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Danilo Assis for Woovi

Posted on • Updated on

# What is a Ledger and Why Floating Points Are Not Recommended?

Portugue Version

## What is Ledger Series

In the realm of financial transactions and ledgers, accuracy is paramount. However, using floating point numbers to represent monetary values can lead to significant issues due to their inherent imprecision. This is why it's crucial to understand the problems with floats and consider alternative approaches.

## Why Floating Points Are Problematic

Floating point numbers are a common way to represent real numbers in computing. However, they are not suitable for precise financial calculations due to rounding errors. Here are a few examples illustrating the issue:

``````console.log(0.1 + 0.2); // Expected: 0.3, Actual: 0.30000000000000004
console.log(0.1 + 0.2 === 0.3); // Expected: true, Actual: false
``````

These small inaccuracies can accumulate over many transactions, leading to significant errors in financial records.

## Using Cents or Decimal128

To avoid these pitfalls, it's recommended to represent monetary values in the smallest units (like cents) or use a data type designed for high precision, such as Decimal128 in MongoDB. This ensures that all calculations are exact, maintaining the integrity of financial data.

## Updating the Example to Use Cents

We'll update our previous example to store amounts in cents instead of dollars, ensuring precision in our calculations.

Define the structure of the ledger in MongoDB using cents:

``````{
_id: ObjectId("60c72b2f9b1d8e4d2f507d3a"),
date: ISODate("2023-06-13T12:00:00Z"),
description: "Deposit",
amount: 100000, // Amount in cents
balance: 100000, // Balance in cents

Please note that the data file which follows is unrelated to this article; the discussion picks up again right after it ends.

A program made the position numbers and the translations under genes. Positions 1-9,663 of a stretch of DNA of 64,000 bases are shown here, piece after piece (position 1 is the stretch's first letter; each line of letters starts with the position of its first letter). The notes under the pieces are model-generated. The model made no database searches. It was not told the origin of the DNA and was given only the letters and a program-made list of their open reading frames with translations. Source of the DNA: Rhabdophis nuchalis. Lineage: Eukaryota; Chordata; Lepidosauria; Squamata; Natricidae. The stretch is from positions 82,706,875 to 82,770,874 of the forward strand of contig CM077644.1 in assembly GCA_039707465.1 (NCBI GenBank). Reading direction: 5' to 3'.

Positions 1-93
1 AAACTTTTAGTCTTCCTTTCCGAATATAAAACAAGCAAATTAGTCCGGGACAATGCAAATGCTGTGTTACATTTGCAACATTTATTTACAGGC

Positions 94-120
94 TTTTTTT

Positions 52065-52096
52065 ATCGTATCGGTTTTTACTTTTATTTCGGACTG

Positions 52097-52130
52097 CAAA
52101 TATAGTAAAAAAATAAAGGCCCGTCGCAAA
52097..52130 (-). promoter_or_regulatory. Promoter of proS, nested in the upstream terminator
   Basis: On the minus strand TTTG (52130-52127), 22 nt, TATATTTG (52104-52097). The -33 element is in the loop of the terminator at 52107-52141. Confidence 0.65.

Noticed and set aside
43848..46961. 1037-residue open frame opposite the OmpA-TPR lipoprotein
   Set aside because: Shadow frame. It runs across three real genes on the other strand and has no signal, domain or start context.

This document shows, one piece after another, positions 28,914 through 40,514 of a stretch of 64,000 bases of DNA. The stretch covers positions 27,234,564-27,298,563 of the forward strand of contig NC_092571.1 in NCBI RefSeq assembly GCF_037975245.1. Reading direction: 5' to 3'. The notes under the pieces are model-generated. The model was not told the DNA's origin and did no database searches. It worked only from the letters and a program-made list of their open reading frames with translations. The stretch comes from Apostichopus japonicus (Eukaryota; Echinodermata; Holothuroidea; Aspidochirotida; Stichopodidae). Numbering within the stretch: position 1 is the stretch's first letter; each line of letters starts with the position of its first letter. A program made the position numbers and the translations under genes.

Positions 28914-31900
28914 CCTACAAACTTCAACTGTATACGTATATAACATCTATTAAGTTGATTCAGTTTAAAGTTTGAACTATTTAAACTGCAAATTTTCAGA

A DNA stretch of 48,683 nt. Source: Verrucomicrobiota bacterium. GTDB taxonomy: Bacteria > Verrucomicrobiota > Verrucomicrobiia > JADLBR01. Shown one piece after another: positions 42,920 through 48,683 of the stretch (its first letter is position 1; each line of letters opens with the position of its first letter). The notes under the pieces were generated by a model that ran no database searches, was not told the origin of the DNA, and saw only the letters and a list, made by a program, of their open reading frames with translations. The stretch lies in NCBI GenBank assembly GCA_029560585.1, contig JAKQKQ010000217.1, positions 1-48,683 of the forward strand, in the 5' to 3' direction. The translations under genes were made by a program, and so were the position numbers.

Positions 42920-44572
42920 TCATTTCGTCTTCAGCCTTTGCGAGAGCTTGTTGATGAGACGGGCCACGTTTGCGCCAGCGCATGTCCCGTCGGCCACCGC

transactionId: "abc123"
}
``````

Function to add a new entry to the ledger and calculate the balance using cents:

``````const { MongoClient } = require('mongodb');

async function addTransaction(description, amount, transactionId) {
const url = 'mongodb://localhost:27017';
const client = new MongoClient(url);

try {
await client.connect();
const database = client.db('finance');
const ledger = database.collection('ledger');

const existingTransaction = await ledger.findOne({ transactionId: transactionId });

if (existingTransaction) {
return;
}

const lastEntry = await ledger.find().sort({ date: -1 }).limit(1).toArray();

const lastBalance = lastEntry.length > 0 ? lastEntry[0].balance : 0;

const newBalance = lastBalance + amount;

const newEntry = {
date: new Date(),
description: description,
amount,
balance: newBalance,
transactionId: transactionId
};

await ledger.insertOne(newEntry);

} finally {
await client.close();
}
}

addTransaction('Deposit', 50000, 'unique-transaction-id-001'); // Amount in cents
``````

Of course, if you are in prod making a change like this one it will need a migration of database. With mongo, this is easier. You can check how we handle this in our blogpost Zero Downtime Database Migrations at Woovi

The goal here is show what you can learn from common mistakes

## Woovi APIs Use Cents

Woovi, a modern financial services platform, utilizes cents in their APIs to ensure precision and avoid the pitfalls of floating-point arithmetic. By doing so, they maintain the accuracy and reliability of financial transactions, which is crucial for both their operations and their customers' trust.

## Conclusion

Implementing idempotency in your ledger system is crucial for maintaining accurate and reliable financial records. By ensuring that each transaction is only recorded once, you can prevent duplicate entries and maintain the integrity of your data.

As we have seen, idempotency is not just a technical detail but a fundamental principle that helps build robust and fault-tolerant systems. Similarly, using cents instead of floating points ensures precise financial calculations. In our next blog post, we will explore more advanced topics in ledger management and how to handle other challenges such as concurrency and eventual consistency.

Stay tuned for more insights into building reliable financial systems!

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